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Anything you could want to know about guns or related subjects (It's like Wikipedia for your boomstick)
- 5,557 pages as of Sunday, October 26, 2014.
If it's about guns, gun rights, gun grabbers or any other related subject, sooner or later it's going to be here. Whether it's sniper rifles, shotguns, WWII arms, ammunition or anything else, we're out there scrounging up anything and everything that we can find. Yes, this is something of an ambitious (some would say impossible) project but we're not quitting until we have it all in one place. Have a look around and see some of what our contributors have put together so far.
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Food for thought
Remember also that the smallest minority on earth is the individual. Those who deny individual rights, cannot claim to be defenders of minorities.
- Ayn Rand
Did you know?
  • Tikka (and Sako) are now owned by Beretta.
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Article Of The Moment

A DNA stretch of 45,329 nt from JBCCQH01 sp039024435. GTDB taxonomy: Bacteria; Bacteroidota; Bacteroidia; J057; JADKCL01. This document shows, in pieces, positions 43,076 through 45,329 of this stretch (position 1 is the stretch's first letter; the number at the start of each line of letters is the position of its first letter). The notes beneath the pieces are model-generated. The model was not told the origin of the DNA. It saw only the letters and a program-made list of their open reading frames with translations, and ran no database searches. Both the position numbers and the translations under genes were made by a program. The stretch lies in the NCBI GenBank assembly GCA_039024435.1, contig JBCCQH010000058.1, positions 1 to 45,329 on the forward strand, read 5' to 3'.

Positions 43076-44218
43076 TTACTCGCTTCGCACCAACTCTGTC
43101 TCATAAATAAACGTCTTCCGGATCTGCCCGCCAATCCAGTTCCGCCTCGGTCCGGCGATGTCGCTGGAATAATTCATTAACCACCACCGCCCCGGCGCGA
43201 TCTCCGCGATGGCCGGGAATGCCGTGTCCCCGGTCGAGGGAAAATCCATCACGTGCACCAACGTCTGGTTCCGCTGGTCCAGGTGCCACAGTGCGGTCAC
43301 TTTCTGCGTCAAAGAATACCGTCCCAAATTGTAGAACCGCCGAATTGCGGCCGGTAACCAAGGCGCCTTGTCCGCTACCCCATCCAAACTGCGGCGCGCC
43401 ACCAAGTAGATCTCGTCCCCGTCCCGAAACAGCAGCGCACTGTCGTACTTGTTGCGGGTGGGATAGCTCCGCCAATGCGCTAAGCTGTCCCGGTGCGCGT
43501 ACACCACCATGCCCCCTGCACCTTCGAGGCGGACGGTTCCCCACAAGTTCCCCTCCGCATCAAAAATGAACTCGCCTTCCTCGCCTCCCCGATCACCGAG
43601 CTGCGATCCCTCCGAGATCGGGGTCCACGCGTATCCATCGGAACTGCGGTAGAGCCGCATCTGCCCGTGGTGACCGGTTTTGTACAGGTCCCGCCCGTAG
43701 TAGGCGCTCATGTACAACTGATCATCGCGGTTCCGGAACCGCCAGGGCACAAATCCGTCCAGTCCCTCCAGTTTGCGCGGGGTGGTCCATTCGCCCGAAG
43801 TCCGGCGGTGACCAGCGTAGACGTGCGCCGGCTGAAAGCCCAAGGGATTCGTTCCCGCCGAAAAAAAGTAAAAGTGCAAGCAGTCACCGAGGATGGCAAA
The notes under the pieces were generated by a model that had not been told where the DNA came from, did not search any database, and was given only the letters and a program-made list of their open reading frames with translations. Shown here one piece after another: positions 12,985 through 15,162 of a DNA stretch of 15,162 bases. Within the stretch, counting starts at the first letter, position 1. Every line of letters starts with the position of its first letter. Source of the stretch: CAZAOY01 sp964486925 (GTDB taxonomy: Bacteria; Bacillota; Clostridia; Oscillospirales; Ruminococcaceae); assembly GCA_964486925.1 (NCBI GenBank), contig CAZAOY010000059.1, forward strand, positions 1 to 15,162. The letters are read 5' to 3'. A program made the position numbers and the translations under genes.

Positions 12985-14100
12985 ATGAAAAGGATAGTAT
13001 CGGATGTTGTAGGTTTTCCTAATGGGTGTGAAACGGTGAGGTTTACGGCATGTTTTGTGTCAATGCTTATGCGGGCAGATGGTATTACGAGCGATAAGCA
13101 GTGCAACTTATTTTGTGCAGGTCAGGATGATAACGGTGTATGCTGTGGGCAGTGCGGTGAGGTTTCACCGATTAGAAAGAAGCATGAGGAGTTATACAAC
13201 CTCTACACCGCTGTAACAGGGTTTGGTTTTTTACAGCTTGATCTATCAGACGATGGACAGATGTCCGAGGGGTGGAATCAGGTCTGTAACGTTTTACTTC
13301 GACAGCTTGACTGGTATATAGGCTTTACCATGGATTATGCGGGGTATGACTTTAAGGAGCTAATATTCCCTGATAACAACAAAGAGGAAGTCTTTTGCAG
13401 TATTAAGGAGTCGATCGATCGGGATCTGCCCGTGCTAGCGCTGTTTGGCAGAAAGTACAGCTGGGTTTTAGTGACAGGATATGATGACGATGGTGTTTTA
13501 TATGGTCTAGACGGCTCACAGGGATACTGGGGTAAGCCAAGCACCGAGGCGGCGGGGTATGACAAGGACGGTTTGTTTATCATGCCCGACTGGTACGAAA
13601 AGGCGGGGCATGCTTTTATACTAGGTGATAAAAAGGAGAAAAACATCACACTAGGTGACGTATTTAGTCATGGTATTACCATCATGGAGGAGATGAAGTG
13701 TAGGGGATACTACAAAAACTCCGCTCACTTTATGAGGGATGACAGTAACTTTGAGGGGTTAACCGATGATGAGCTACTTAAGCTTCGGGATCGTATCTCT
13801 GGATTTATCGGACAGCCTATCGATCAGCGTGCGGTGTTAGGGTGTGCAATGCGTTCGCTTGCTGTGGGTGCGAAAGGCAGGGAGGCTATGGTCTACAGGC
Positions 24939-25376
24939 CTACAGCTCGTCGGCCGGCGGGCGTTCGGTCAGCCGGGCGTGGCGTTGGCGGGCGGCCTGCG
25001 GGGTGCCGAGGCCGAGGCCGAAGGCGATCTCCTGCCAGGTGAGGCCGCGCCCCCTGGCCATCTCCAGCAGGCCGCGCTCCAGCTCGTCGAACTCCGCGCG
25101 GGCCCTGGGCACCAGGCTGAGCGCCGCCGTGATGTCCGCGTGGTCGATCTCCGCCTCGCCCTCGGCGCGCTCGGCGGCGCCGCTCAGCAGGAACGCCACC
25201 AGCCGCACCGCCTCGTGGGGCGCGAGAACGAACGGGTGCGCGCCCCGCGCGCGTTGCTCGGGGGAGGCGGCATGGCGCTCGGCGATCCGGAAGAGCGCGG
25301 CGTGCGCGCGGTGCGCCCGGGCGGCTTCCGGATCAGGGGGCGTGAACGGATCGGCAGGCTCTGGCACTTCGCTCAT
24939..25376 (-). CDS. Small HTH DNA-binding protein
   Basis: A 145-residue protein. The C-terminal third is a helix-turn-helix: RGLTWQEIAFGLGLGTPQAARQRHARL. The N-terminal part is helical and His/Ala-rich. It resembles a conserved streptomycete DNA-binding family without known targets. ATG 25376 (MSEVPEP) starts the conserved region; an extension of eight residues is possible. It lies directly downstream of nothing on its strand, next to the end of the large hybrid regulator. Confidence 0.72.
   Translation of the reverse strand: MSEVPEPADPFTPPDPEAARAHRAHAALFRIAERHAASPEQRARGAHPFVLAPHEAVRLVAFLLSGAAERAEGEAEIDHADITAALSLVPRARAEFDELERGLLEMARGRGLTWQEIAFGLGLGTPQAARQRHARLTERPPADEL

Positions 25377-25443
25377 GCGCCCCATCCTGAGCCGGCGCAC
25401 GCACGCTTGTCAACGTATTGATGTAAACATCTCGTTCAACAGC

Not very impressive, are they?
A Hellfire trigger is a patented[1] device that allows a semi-automatic firearm to fire at a rate approaching that of fully automatic firearms. When the trigger is pressed, the Hellfire device disengages the trigger return spring, which moves the operator's trigger finger. Basically, it's a small metal gizmo that clamps to the trigger guard behind the trigger of your semi-automatic rifle or pistol. It has a "finger" that presses against the back of your trigger, and the pressure exerted on the trigger is adjustable. The net effect of this is to increase the force that attempts to return your trigger to its forward position. Thus the Hellfire system allows you to fire your gun at "full-auto" rates, even though you are still pulling the trigger each time a round is discharged. Some users may also use the Hellfire device in conjunction with bump firing techniques to fire more rapidly.

While the device is simple, it is also both unsafe and inefficient. Many users complain about the awkward firing position required to shoot a Hellfire trigger-equipped firearm. Use of the trigger may also damage a gun or cause it to malfunction, since most semi-automatic firearms are simply not designed to handle the substantially greater stress of high rates fire.

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